Shooting cracks and small skier triggered storms were observed yesterday on Tincan. 

 

 

A crust bed-surface exists to 2500′ and buried surface hoar to ridgetops is also sitting under all of this new snow. This is a bad set-up for new snow to be falling on.  

Avalanche Problem 2
Wet Loose
Wet Loose avalanches are the release of wet unconsolidated snow or slush. These avalanches typically occur within layers of wet snow near the surface of the snowpack, but they may quickly gouge into lower snowpack layers. Like Loose Dry Avalanches, they start at a point and entrain snow as they move downhill, forming a fan-shaped avalanche. Other names for loose-wet avalanches include point-release avalanches or sluffs. Loose Wet avalanches can trigger slab avalanches that break into deeper snow layers.
  • TYPE
    Wet Loose
  • Chance
    Almost Certain
    Very Likely
    Likely
    Possible
    Unlikely
  • Size
    Historic
    Very Large
    Large
    Small

Below 2000’ where rain and wet snow have been falling the last two days natural wet loose avalanche are possible today. This avalanche hazard is most concerning in Portage Valley where a natural avalanches from above could run to valley bottoms in steep channeled terrain. Avoiding areas like Byron Glacier trail is recommended.

Additional Concern
Persistent Slabs
Persistent Slab avalanches are the release of a cohesive layer of snow (a slab) in the middle to upper snowpack, when the bond to an underlying persistent weak layer breaks. Persistent layers include: surface hoar, depth hoar, near-surface facets, or faceted snow. Persistent weak layers can continue to produce avalanches for days, weeks or even months, making them especially dangerous and tricky. As additional snow and wind events build a thicker slab on top of the persistent weak layer, this avalanche problem may develop into a Deep Persistent Slab.
  • TYPE
    Persistent Slabs

South of Turnagain – Johnson Pass/Summit Lake zone: poor snowpack structure exists in these areas.  Multiple mid-pack weak layers of facets and buried surface hoar have been found as well as a facet/crust combination in the bottom of the snowpack. Strong winds, rising temperatures and a few inches of snow over the last two days has added stress to older layers in this zone. The possibility of triggering a slab deeper in the snowpack is the primary concern in this area and a person’s weight may be enough to tip the balance. Look for signs of instability and snow and terrain carefully.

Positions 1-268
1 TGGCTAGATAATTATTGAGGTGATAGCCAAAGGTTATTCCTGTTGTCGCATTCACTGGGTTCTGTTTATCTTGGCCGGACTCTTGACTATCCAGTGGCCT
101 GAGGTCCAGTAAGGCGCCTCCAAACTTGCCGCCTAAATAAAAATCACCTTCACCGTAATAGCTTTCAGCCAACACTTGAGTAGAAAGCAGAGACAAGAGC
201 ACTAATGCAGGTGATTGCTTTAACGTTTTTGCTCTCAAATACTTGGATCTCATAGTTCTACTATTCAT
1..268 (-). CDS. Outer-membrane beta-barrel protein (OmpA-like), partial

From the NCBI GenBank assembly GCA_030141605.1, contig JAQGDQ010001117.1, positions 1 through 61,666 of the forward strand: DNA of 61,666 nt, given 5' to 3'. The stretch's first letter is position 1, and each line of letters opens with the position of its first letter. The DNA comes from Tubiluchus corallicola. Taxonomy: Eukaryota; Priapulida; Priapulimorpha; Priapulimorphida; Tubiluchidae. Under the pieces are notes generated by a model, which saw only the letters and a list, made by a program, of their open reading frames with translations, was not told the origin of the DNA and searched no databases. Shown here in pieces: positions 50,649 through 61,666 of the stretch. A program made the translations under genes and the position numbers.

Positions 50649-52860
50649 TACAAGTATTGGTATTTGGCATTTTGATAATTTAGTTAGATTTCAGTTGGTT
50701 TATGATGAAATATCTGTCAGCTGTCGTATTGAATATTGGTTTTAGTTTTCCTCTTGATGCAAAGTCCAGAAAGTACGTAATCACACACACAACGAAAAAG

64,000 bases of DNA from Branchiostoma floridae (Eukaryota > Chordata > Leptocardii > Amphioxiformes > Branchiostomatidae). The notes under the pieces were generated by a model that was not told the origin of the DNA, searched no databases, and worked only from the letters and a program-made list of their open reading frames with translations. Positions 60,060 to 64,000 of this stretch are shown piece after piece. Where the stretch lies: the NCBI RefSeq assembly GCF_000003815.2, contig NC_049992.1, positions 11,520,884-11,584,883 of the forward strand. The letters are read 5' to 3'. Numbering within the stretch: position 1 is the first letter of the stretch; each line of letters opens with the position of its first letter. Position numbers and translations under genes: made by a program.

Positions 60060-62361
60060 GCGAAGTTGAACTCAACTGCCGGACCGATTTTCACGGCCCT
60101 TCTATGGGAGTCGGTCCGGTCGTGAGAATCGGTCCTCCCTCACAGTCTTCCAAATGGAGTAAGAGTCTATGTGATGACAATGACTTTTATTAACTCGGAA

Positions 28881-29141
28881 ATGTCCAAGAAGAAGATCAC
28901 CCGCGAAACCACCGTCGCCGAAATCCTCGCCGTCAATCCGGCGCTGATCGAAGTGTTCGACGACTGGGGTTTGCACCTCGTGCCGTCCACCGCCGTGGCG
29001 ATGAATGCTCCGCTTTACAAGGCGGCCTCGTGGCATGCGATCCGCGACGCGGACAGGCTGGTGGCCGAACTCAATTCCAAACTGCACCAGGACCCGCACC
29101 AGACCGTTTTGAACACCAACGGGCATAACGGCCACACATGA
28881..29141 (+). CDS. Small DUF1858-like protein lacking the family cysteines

Mountain Weather

Yesterday: Above freezing temperatures caused precipitation to fall as rain below 1000′. A mix of rain and snow was observed below 1500′ in Turnagian Pass. Girdwood and Portage received the highest precipitation totals with Girdwood at 1.16 € SWE and Portage at 2.37 € SWE in 24 hours. Turnagain Pass DOT lot recorded 0.6 € slightly higher than the Turnagain Pass Snotel at 0.4 € SWE. Strong Easterly ridgetop winds in the yesterday morning decreased to Moderate for most of the daylight hours. Overnight Easterly ridgetop winds increased to strong averaging 30-60mph’s with a few gusts in the 90mph’s. Temperatures at sea level reached 40F’s overnight. Rain/snow line may have reached 2000′.

Today: Expect temperatures to remain around 40F at sea level and mid 30F’s at 1000′. Rain/snow line may reach 2500′. Strong winds are expected to decrease this morning to Moderate for most of the day. Tonight another storm is lined up to impact our region. Expect another round of warm temps, heavy rain and strong winds overnight.

Tomorrow: Another low-pressure system will move through our region with heavy rain expected through the morning at lower elevations. Rain/snowline is expected to be around 2500′ which means heavy snow in the upper elevations. This storm will see another round of strong Easterly winds, but winds are expected to decrease in the afternoon as the storm front passes.

 *Seattle Ridge weather station was heavily rimed and the anemometer (wind sensor) was destroyed. We are currently working to replace it.

PRECIPITATION 24-hour data (6am – 6am)

  Temp Avg (F) Snow (in) Water (in) Snow Depth (in)
Center Ridge (1880′) 34   3   0.4   53
Summit Lake (1400′) 36   rain   0.1   20  
Alyeska Mid (1700′) 33   3″ wet snow   1.16   40  

RIDGETOP 24-hour data (6am – 6am)

  Temp Avg (F) Wind Dir Wind Avg (mph) Wind Gust (mph)
Sunburst (3812′) 25 ENE   33   98  
Seattle Ridge (2400′) 30   *N/A    *N/A *N/A